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Enterobacteriaceae Curs

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L9 Enterobacteriaceae Lecture prepared by Dr. M.Watts
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Lecture prepared by Dr. M.Watts

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� students will become familiar with

� a range of tests designed to identify


� a range of diseases caused by these


� Know where they fit into the classification


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Medically important bacteria:So far.. Gram +

� Gram-positive cocci

� Micrococaceae� Streptococcacaea

� Gram-positive rods� Aerobic� Bacillus spp.� Lactobacillus sp. � Corynebacterium spp� Listeria spp.� Erysipelothrix rhusiopathiae� Nocardia sp. � Streptomyces spp.

� Anaerobic � Actinomyces sp.� Clostridium spp

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Now: Gram Negative


� Cocci (only a few)

� Aerobic

� Neisseria

� Moraxella

� Anaerobic

� Veillonella sp.

� Rods (several hundred)

� Aerobic

� Anaerobic

� Facultative/fermentative

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GNRs: Facultative/fermentative

� Enterobacteriaceae

� Fermenting glucose and lactose

� Citrobacter sp.

� Enterobacter sp.

� Escherichia coli

� Klebsiella pneumoniae

� Fermenting glucose but NOTlactose

� Proteus sp.

� Salmonella enteriditis

� Salmonella typhi

� Shigella sp.

� Serratia marcescens

� Yersinia enterocolitica

� Yersinia pestis

� Others (non-enteric) misc GNBs� Pseudomonas spp.� Aeromonas sp. � Plesiomonas shigelloides� Vibrio cholerae� Vibrio parahaemolyticus� Vibrio vulnificus

sugar fermented is hugely important:

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What are they?

Where do you find them?Are they medically important?Which are most commonly encountered?How to recognise and identify

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What are they?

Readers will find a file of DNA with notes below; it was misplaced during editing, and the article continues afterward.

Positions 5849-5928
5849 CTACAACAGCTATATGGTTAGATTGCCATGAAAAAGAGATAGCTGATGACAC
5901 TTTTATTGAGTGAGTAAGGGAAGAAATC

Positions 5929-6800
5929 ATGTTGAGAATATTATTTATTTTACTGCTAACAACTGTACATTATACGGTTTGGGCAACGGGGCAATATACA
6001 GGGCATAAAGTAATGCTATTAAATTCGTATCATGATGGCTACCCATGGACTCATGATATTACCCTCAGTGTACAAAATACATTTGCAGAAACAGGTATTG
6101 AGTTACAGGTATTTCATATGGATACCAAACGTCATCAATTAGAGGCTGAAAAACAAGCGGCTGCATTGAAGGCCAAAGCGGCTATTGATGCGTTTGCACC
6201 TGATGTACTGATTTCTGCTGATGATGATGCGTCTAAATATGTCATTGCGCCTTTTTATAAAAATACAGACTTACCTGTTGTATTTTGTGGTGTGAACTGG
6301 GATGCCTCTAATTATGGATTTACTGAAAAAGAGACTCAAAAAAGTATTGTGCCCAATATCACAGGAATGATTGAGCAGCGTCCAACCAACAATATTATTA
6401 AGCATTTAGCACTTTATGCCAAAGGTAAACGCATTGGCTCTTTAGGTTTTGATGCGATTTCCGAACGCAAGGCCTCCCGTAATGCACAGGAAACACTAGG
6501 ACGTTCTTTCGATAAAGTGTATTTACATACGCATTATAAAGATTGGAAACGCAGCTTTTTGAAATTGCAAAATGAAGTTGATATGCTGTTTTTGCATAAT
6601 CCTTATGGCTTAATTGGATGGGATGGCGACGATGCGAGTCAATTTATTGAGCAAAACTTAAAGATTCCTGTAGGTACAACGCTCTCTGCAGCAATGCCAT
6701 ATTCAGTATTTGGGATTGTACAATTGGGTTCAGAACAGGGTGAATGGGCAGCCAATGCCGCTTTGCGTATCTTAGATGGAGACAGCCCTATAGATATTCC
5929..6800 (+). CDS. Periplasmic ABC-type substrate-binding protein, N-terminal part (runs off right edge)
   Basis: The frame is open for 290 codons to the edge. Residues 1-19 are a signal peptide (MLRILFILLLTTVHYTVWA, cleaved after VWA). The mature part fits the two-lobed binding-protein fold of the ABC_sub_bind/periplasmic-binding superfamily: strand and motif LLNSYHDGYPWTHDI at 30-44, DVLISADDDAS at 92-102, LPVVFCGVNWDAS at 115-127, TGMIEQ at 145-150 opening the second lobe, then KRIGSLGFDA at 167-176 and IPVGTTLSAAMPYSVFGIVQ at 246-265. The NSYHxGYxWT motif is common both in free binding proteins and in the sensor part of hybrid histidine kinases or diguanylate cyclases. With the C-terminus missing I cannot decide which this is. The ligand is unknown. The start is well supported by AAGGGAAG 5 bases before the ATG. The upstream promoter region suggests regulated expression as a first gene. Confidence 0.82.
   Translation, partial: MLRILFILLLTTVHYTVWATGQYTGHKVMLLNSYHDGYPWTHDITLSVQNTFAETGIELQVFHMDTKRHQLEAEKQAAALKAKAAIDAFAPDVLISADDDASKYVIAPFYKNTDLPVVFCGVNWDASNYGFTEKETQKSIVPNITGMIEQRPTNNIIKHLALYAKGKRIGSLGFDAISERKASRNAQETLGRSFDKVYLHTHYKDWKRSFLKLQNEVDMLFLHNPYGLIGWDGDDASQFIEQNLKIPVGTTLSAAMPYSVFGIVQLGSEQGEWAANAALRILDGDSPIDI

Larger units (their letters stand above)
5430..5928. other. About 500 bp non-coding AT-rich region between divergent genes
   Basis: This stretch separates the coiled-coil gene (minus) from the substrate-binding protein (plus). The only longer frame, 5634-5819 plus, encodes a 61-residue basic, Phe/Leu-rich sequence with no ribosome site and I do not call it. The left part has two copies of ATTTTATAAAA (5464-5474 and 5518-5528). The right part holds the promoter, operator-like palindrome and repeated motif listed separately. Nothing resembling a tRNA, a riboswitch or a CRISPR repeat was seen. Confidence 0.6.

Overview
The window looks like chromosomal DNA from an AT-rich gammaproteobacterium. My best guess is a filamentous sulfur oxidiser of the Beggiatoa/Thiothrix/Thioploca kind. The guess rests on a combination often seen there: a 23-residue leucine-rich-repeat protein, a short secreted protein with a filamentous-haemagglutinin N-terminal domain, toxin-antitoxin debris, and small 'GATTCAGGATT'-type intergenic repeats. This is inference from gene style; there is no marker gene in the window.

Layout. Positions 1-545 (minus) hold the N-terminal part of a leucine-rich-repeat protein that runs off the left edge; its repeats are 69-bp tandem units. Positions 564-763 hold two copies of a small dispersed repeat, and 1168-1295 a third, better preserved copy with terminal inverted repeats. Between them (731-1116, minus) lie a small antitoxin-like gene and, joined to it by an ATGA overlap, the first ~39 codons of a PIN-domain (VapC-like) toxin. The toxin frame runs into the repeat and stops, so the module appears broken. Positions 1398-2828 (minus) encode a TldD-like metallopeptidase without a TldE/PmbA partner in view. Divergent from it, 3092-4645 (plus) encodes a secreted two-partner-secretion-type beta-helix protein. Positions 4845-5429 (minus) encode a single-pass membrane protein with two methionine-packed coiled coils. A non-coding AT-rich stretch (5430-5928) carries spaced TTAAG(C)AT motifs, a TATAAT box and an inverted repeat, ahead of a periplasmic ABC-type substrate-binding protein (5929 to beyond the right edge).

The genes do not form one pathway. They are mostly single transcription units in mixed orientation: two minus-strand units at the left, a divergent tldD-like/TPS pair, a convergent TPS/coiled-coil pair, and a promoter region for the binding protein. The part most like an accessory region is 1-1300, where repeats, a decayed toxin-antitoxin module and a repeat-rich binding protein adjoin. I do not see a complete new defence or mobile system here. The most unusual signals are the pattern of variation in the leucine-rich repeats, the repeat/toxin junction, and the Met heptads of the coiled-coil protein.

� Gram negative rods grouped together on strong phenotypic grounds

� Most confirmed by molecular methods

� Currently, they are classed into 31 genera and over 100 species.

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Where do you find them?

� Primarily the bowel

� 1012 per gram of faeces

� large range of animals, both warm and cold blooded

� Also on some plants and in the soil….

� wherever you find animal faeces

� Prefer moist environments

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Are they medically important? YES!

� Cause a range of infections

� Enteric: Salmonella,

Shigella, E. coli.

� UTI: E. coli.

� Nosocomial:

� Septicaemia,

� Pneumonia

� Wound infection

� Have the opportunity

� reasonably resistant to antibiotics

�have the necessary virulence attributes

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E. coliClinical aspects:

� normal flora of GIT � produces vitamin K in the large intestine

� most commonly isolated pathogen in hospitalized patients� UTI, neonatal meningitis,

gastroenteritis, wound infections, pneumonia, septicaemia.

� LPS (endotoxin) is released when the cell dies� Treating infections with antibiotics may

place the patient in severe shock

� some strains have acquired additional genetic information from plasmids, transposons, and phages which allows them to be pathogenic

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E.coli: a highly variable organism

� 5 classes cause diarrhoeal diseases

� ETEC (Enterotoxigenic)

� EPEC (Enteropathogenic)

� EIEC (Enteroinvasive)

� EHEC 0157


� EaggEC

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EHEC 0157(Enterohaemorrhagic)

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How can variants of the same organism be so different?

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Salmonella nomenclature controversial

� original taxonomy based on clinical considerations,

� e.g., Salmonella typhi, Salmonella cholerae-suis, Salmonella abortus-ovis,

� Now known that all Salmonella serovars form a single species (Salmonella enterica) composed of seven subgroups

� Subgroup 1 contains most common serotypes� typhi

� cholerae-suis

� paratyphi

� gallinarium

� pullorum

� Subgroup 2 : salamae

� Subgroup3a: arizonae

� Subgroup3b: diarizonae

� Subgroup 4: houtenae

� Subgroup 5: bongori

� Subgroup 6: indica

Eg Salmonella enterica serovars (e.g.,

Enteritidis, Typhi, Typhimurium)

Ie Salmonella ser. Typhimurium (not


Some books:

S. Typhimurium

S. Typhi